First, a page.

11 November 2016

INNOVATE - New York Times Partners with Samsung for VR Journalism

The New York Times is expanding its Virtual Reality (VR) journalism with a new feature – The Daily 360.

Each video offers an immersive VR experience, following stories as diverse as election coverage to fiddling in the Canadian wilds.

The New York Times first stepped into VR with their NYT VR app, and mailing out Google Cardboards to each of their Sunday print subscribers. Although the app, and Google Cardboard, are not actually VR, they did represent a move towards more immersive editorial delivery.

The Daily 360 is a step closer to actual VR journalism, since the New York Times has partnered with Samsung and their Samsung Gear 360 equipment for shooting the immersive videos.

Although still a ways away from the level of responsiveness that marks true VR, such as what users are engaging with in the HTC Vive or the Oculus Rift, these immersive videos do create a particularly interactive and engaging new form of journalism.

And the Times signature focus on politics and current events isn’t the only area that might benefit from the new focus.

Times editor, Sam Dolnick, who is overseeing the VR initiatives, told Neiman Lab that “We’re also experimenting with formats. We’re looking at an experience that we jokingly call ‘meditative VR.’ These are single-shot, no-cuts videos of some beautiful place.”

This could allow users to engage with the digital magazine in a new way, opening up the potential to keep users engaged for longer periods of time, more regularly.

The current average user time within the Daily 360 videos is 6.5 minutes.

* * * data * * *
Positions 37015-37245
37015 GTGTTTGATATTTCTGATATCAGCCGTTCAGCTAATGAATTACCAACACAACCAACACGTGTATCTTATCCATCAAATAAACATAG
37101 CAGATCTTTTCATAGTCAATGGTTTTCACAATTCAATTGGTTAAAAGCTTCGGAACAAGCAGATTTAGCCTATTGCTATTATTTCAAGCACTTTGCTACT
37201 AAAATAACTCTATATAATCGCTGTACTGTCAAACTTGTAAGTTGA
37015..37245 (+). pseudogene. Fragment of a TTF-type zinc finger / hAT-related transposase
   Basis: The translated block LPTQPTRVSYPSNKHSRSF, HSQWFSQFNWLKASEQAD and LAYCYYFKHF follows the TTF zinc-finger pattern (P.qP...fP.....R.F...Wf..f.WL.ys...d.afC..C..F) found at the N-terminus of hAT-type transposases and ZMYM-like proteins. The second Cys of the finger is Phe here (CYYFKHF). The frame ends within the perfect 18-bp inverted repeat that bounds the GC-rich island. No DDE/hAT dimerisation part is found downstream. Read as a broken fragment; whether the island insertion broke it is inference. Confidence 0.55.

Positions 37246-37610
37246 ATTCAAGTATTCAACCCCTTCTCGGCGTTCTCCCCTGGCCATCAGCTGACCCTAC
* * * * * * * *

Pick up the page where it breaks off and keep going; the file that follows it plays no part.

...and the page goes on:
Another opportunity for the New York Times and other digital media outlets is in reaching a broader audience by ensuring their VR journalism is accessible.

Samsung has already worked with accessibility-focused designers like Katie Goode. Although the current focus of accessibility-in-VR work is in game development, as media outlets push forward into VR journalism, it will become more of an issue.

Accessibility in existing social media is already an area of significant research and development, and VR journalism will push that issue even further.

VR journalism is at the leading edge of incorporating new technology into media creation and consumption.

Although it does have the potential to open up new partnership and revenue streams for media outlets, it’s also risky. But these forward-thinking risks will become more common as the industry continues to struggle with plunging ad revenue and changing consumer demands.

By Tiffany Sostar
Tiffany is a writer, editor, academic, and animal lover who came late to her appreciation of pets. At 18, a rescue pup named Tasha saved her from a depression and she hasn't looked back. She has worked as the canine behaviour program coordinator for the Calgary Humane Society, and was a dog trainer specializing in working with fearful and reactive dogs for many years. She doesn't have any pets right now, but makes up for it by giving her petsitting clients (and any dogs she comes across on her frequent coffee shop adventures) extra snuggles.

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